There are some grievances in the MMA community that never seem to get addressed. Whether it’s questionable judging, questionable refereeing, problems with the unified rules, or simply inconsistent enforcement of those rules, every MMA event shines a light on one of these grievances in its own way.
UFC Vegas 51 was unique in that it highlighted a flaw in the enforcements of illegal strikes. Points were taken from fighters multiple times due to illegal blows, but the most impactful were the two instances where the fight ended because of them. The result were technical decisions, a relative oddity in the world of MMA.
UFC Vegas 51 is fresh off the heels of UFC 273, which featured the rematch of Aljamain Sterling vs. Petr Yan. Sterling infamously won their first meeting via disqualification when Yan threw an illegal knee to the head of the then-grounded Sterling. It was an odd way to win a belt, to be sure, but it seemed to send a message to fighters: throwing illegal blows can come with the ultimate price, even losing your championship belt.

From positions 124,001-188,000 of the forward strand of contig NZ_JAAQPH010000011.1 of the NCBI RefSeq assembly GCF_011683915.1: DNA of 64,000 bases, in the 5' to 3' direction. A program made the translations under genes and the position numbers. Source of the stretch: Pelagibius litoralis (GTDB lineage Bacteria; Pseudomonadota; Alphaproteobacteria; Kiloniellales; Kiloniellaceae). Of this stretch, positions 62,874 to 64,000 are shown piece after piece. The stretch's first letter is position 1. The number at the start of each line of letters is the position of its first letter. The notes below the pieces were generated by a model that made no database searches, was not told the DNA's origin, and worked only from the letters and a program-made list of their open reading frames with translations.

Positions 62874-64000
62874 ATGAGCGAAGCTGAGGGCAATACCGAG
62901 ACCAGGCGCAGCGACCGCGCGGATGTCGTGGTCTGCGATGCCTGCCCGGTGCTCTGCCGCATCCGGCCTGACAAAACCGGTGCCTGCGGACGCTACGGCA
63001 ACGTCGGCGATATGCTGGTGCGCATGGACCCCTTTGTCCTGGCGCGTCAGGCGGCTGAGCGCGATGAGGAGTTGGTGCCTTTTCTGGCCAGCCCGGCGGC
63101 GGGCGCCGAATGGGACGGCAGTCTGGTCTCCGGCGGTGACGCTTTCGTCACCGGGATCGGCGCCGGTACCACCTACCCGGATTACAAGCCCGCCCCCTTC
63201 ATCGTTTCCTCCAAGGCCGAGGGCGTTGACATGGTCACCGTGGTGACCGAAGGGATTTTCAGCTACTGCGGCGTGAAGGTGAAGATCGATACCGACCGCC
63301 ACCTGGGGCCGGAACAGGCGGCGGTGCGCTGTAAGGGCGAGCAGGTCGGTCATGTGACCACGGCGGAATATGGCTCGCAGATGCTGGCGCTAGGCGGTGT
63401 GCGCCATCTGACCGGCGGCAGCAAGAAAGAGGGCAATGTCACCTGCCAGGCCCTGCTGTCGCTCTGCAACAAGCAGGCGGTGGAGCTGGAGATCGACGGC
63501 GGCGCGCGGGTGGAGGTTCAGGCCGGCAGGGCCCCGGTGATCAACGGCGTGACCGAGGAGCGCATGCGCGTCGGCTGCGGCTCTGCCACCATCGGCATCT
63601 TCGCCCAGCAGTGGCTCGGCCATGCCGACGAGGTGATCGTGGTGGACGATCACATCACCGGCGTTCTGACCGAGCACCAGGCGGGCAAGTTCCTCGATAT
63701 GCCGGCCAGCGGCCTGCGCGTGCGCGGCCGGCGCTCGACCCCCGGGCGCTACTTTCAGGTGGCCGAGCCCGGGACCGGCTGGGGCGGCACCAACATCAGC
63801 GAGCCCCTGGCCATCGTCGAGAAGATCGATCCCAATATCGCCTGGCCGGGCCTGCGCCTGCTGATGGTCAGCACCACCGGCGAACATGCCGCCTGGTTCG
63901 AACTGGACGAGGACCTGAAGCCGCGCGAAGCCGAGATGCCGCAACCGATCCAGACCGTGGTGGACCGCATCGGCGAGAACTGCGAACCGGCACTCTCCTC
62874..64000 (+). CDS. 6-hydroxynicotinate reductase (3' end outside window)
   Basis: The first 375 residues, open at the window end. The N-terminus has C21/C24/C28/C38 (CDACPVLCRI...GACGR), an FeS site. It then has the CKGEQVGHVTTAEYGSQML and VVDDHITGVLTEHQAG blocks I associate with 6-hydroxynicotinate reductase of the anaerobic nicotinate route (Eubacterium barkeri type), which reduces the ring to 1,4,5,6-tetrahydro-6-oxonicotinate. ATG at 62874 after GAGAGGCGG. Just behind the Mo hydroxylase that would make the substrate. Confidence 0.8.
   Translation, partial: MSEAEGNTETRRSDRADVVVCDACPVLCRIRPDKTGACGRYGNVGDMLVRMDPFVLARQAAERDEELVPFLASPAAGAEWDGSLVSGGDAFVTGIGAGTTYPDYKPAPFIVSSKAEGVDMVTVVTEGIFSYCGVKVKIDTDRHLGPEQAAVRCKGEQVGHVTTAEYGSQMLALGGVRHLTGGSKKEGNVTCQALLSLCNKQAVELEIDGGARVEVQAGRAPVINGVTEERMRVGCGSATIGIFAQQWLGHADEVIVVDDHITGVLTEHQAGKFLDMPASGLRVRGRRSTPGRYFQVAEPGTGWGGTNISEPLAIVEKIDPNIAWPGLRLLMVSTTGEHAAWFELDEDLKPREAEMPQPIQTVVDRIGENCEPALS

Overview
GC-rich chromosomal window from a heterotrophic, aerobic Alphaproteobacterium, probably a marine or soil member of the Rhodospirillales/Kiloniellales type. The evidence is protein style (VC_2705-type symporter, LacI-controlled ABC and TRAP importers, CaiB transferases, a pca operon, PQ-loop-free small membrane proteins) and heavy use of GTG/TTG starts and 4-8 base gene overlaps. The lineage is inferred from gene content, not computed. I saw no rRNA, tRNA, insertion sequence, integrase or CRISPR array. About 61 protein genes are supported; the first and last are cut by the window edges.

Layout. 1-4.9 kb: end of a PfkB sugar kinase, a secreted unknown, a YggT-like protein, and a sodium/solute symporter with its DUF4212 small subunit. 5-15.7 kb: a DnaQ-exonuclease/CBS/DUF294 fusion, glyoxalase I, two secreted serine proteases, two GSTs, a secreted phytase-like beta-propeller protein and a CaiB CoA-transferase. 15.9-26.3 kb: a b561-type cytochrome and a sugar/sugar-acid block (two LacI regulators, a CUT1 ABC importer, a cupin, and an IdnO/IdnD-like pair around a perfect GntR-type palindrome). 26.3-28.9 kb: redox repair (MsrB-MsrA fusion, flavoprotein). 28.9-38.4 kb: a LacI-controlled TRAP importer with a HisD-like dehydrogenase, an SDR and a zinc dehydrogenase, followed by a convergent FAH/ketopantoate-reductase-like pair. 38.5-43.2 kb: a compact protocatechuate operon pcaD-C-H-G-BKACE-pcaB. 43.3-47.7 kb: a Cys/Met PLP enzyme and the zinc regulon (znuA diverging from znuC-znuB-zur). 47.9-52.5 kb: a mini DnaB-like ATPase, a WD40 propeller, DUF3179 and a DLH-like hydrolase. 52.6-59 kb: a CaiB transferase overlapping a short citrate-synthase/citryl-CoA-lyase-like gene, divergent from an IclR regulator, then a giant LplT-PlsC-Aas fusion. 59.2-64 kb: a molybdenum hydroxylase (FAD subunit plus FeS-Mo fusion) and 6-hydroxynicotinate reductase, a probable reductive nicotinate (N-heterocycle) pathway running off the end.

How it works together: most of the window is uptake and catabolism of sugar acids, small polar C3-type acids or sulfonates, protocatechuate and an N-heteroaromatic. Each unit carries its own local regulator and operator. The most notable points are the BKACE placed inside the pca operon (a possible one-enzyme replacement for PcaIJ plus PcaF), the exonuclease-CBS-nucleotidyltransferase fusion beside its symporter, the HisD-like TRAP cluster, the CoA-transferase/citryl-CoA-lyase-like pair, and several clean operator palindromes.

Disqualifications are relatively rare, but they do happen. We’re all familiar with Jon Jones’ infamous disqualification “loss” against Matt Hammil, which remains the only loss on Jones’ ledger. Technical decisions, by comparison, are unicorns. And it happened twice, in one Fight Night.
If you’re confused as to what a technical decision is, don’t be embarrassed. The embarrassment lies squarely on the shoulders of the refs who arbitrarily enforce the rules. For clarity, the unified rules of MMA defines a technical decision as follows:
If an accidental foul causes an injury severe enough for the referee to stop the bout after ½ of the scheduled rounds, plus one (1) second of the fight has been completed, the bout will result in a TECHNICAL DECISION awarded to the fighter who is ahead on the scorecards at the time the bout is stopped.